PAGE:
Which is why the key issues that need addressing when one talks about LGBTQ is not same sex marriage, mardi gras or cross dressing as the shallow consensus are.
It is about anti-discrimination, equal opportunities, eradication of harassment by religious and security authorities, educational awareness on transgender persons, access to medication, affordable gender reassignment surgery, counselling and even freedom to continue worshipping openly, among others.
In a nutshell, it is freedom from being judged and treated as a lesser human being.
The PH government must be reminded that they also rode on the votes of the LGBTQ community.
But the LGBTQ community must be in the forefront of fighting for their rights. Which is why it is disappointing that Nisha, at the meeting with Mujahid decided to throw Yameen and the organiser under the bus. Just read her statements on Aug 8 when the portraits were taken down:
“They talk about rights as a citizen of Malaysia but yet they are denying people like me to even express our love to our own country. What is happening to our New Malaysia? Is that what we the marginalised community voted for?
“They talk about sensitivity of certain group of people but what about sensitivity of others? Aren’t we a part of the system?”
Now read her statement on Aug 10 after meeting Mujahid:
“I was not informed until I was tagged on my Facebook page and it went viral,” she said.
“My portrait was taken down for a reason. It is not a big issue.
“I have never mentioned being an LGBT activist. I always mention being a trans activist because I don’t have the right to represent to talk on behalf of other people.”
Correct me if I am wrong but LGBTQ to my knowledge stands for lesbian, gay, bisexual, transgender and queer.
I believe Nisha represents the T in LGBTQ. Her description as an LGBTQ activist in the exhibition is thus not inaccurate. One can only guess why she is back-paddling now and refuses to be lumped in with the other marginalised members of the LGBTQ community – is she also practising discrimination then?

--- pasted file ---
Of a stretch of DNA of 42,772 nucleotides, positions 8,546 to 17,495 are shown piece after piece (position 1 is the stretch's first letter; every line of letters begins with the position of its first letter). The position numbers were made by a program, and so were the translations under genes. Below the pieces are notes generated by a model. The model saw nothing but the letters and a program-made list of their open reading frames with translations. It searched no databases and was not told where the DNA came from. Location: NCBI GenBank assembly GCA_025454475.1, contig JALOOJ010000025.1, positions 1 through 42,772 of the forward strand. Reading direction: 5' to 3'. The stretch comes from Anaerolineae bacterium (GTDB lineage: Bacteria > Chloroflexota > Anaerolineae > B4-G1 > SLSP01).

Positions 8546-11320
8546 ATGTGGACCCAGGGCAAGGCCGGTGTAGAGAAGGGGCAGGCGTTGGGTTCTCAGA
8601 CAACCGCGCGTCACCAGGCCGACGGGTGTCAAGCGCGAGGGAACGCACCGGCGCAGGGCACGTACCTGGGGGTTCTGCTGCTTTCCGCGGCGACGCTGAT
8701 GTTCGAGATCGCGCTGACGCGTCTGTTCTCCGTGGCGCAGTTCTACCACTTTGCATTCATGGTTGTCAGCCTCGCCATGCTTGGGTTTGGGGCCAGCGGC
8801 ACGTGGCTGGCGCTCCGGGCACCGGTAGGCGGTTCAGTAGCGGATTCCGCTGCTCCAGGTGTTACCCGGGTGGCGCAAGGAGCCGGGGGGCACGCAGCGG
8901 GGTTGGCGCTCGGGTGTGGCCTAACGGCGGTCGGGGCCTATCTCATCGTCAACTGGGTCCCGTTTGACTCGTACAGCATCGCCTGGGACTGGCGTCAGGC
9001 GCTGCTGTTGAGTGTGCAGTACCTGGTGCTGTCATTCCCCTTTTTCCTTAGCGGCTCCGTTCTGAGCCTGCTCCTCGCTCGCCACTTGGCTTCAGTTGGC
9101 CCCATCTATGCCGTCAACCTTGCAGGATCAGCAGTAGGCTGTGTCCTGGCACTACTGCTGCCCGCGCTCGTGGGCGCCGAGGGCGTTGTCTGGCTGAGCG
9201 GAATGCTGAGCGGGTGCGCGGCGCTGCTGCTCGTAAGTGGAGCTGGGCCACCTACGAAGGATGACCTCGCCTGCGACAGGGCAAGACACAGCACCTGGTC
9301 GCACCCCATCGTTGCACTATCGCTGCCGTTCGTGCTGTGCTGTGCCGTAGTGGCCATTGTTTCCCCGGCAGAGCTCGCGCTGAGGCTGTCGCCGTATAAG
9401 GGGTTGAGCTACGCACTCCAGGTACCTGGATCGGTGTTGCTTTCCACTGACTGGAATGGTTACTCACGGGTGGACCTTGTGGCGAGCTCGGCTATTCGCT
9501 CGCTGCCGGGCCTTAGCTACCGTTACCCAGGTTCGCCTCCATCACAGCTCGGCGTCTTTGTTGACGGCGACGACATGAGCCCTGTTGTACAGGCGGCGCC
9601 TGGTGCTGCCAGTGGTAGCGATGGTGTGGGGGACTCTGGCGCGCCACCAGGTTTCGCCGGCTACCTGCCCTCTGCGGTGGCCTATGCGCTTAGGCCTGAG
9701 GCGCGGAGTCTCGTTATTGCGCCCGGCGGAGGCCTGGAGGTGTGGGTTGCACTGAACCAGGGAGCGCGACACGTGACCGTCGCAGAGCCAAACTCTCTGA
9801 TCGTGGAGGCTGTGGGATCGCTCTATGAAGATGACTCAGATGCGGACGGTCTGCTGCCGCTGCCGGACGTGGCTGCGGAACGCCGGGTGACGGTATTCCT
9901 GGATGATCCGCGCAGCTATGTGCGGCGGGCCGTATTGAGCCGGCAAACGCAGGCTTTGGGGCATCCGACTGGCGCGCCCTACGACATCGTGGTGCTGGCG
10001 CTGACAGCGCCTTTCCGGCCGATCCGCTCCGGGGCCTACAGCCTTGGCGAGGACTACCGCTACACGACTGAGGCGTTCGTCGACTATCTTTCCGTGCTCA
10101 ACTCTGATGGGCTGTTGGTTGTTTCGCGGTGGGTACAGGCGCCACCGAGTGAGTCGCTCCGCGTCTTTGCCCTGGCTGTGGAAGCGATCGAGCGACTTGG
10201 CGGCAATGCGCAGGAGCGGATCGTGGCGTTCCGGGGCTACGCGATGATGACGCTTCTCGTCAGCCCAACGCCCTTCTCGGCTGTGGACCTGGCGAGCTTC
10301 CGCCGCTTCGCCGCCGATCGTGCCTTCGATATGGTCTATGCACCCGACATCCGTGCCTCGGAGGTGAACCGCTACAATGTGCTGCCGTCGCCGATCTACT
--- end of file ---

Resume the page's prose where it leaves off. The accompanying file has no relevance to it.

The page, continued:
What transpired in that 40-minute meeting with Mujahid? Was she asked to discredit the organisers as it is the only way to move forward with the government in recognising the cause she is passionate about?
One can only speculate but it is a sad day indeed when highly respected activists and advocates such as Nisha is perceived as compromising on her principles as a means to an end.
In the meantime, the silver lining in this whole saga is that the act of removing these portraits, meant to sweep the LGBTQ issue under the carpet, has ironically thrusted the LGBTQ community into the heart of national discourse.
The conspiracy theorist in me would like to believe that this was a brilliant plan by Mujahid to push for the issue to be debated and force the hand of the government in addressing the concerns of this community which are as patriotic as the next Malaysians and have given back so much to the country that they love as much as the holy book-toting activists.
If this is the case, then, my humble apologies.
The writer is a former senior journalist who is now involved in public relations consultancy